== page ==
Hello, I have a service berry tree I just purchased that came with something that appear to be nutrients/food in the form of green little balls. Does anyone know what these are?
They are slow release fertilizer beads.....used by nurseries to give the plants in pots the nutrients they need....
shake into bottom of hole..
and never fertilize a tree or shrub.. ever again ..
proper water.. and proper planting is all they need
see link on how to do it
and the only reason to use it. is because its right there ... but its better in the bottom where the plant can grow to use it in the future .. rather than fertilizing a stressed newly planted plant ...
Here is a link that might be useful: link
Urban, the green color of the slow release prills is indicative of a very long lasting nursery product. Some of these are labeled for as long as long as twelve months.
Ken is wrong about his assessment of the long term fertilizer needs of trees planted in the landscape. In many cases, tree roots and turfgrass roots co-mingle, so that trees have access to any products applied to the lawn. But, if fertilizers are not part of someone's lawn maintenance, an urban or suburban tree will need to be fertilized in some manner.
Whether a tree needs to be fertilized or not depends on how you think. Trees need some nutrients which they get from the soil as well as from the leaves of tree. If the soil the tree grows in is properly fed, not necessarily "fertilized", the tree will grow strong and healthy. Too much fertilizer is as bad as too little.
Here is a link that might be useful: Feeding trees
trees do not grow in pots..
the function of drenching/watering pots IN THE TRADE .. also makes all the nutrients flow out the bottom.. so a grower must add fert ... because he has to grow a tree in a pot for a long time to make it salable ....
i will bet me shiny nickle.. that there are millions of trees growing in all but the most barren counties all across the USA.. and the world..
AND NO ONE FERTILIZES THEM .... so why should I?????
if you are independently wealthy ... sure.. go spend the money ... have a bag of food for each your babies..
but to suggest they NEED it.. nonsense.. [a little of this or that... whatever ....]
and rhiz and i have been having this argument for years .... lol ...
Ken, there is a huge difference in trees that are growing naturally and trees growing in a cultivated garden. In natural environments, trees (and any other plants) receive the benefit of a continuing organic mulch in the form of leaf and twig debris, dying annual plants and wildlife detritus, including poop and actual decomposing bodies. All the nutrients a plant could need are available. And in areas where there this organic matter is far more limited, the plants have either adapted to the sparser conditions or they struggle.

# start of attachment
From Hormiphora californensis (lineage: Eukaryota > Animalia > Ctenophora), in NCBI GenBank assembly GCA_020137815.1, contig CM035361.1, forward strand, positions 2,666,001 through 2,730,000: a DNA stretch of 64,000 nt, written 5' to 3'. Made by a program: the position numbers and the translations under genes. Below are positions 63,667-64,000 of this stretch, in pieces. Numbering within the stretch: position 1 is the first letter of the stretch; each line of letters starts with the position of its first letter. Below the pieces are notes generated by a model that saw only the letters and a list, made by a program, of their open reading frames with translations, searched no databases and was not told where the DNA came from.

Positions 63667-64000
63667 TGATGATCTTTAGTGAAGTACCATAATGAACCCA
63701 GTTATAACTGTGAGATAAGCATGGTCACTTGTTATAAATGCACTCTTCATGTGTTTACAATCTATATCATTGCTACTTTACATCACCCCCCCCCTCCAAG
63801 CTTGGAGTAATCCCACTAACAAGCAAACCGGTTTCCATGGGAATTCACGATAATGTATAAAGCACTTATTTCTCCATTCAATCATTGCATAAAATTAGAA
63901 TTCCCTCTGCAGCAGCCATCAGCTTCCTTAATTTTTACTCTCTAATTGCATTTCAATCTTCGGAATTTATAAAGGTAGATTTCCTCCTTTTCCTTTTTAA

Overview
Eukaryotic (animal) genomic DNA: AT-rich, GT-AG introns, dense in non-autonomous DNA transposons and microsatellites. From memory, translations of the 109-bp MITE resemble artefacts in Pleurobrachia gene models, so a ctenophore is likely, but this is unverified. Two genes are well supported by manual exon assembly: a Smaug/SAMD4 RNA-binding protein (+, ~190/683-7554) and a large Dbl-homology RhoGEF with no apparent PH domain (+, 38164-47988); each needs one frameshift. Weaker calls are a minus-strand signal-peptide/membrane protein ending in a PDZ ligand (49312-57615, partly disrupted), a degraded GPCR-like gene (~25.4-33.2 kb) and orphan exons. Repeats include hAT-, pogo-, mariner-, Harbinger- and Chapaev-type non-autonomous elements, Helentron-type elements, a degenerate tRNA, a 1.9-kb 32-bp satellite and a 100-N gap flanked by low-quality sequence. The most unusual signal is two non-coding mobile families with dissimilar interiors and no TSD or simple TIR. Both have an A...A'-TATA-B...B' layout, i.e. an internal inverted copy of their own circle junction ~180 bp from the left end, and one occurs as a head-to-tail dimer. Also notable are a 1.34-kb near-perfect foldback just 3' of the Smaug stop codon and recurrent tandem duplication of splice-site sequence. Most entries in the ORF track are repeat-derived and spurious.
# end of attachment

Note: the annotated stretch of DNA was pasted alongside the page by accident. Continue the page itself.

In a cultivated garden, there is little of this organic material available. As gardeners, we tend to be overly meticulous in removing all that stuff because we consider it "messy". And even mulches we DO apply tend to be nutritionally limited. And because of both the manipulation of garden soils and the density and diversity of the plantings in a cultivated garden, often times nutrients ARE lacking. They are simply used up by the plants. As a horticultural consultant visiting 100's of gardens a year, I see it often. And it is often nitrogen that is lacking, especially in plantings away from any lawns. It is the most mobile of the primary plant nutrients, the least stable in the soil and the one most affected by lack of organic matter.
To say trees never need fertilizing is far too overly generalized. Sometimes they do! It is not a crime to fertilize when necessary so stop implying that is :-))
And btw, trees most certainly do grow in pots..........All of my collection of trees (25+) grow in containers permanently and quite happily. And maybe you've heard about bonsai.......???
It's because you are 'all or nothing ", ken. Many new construction sites, including building sites for homes, have zero native top soil. The fill dirt is typically of the worst possible quality.
Trees and shrubs planted in such soil will need nutritional support in order to be healthy. If a soil is deficient in macro or micro elements, a plant doesn't create them out of nothing. Do you think that they do?
I've had to address declining trees on such sites countless times in my career. Based on soil testing, of course, as well other outward expressions of decline such as die back, bad leaf color, poor shoot growth, disease incidence, and pest invasion.
IF the soil is reasonably healthy, trees can do fine without extra help. Sometimes the simple task of adding compost and/or a layer of mulch is all it takes. But sometimes, the existing soil just doesn't have what it takes. To deny that is simply your lack of experience.
We mostly agree, ken. FAR more people abuse fertilizer than not. But you really shouldn't shout "never, ever fertilize trees or shrubs...never " is pretty crappy advice.
Better to suggest that fertiliziation be based on the results of a soil test. It's great to encourage people to be conservative and to remind them that their permanent woody plants may not need fertilization. But "never, ever "? In every situation?
I agree with rhizo_1 and gardengal48....and so does the University of Michigan
Here is a link that might be useful: Fertilizing trees and shrubs
Gardengal.....would you believe that I just now saw your post?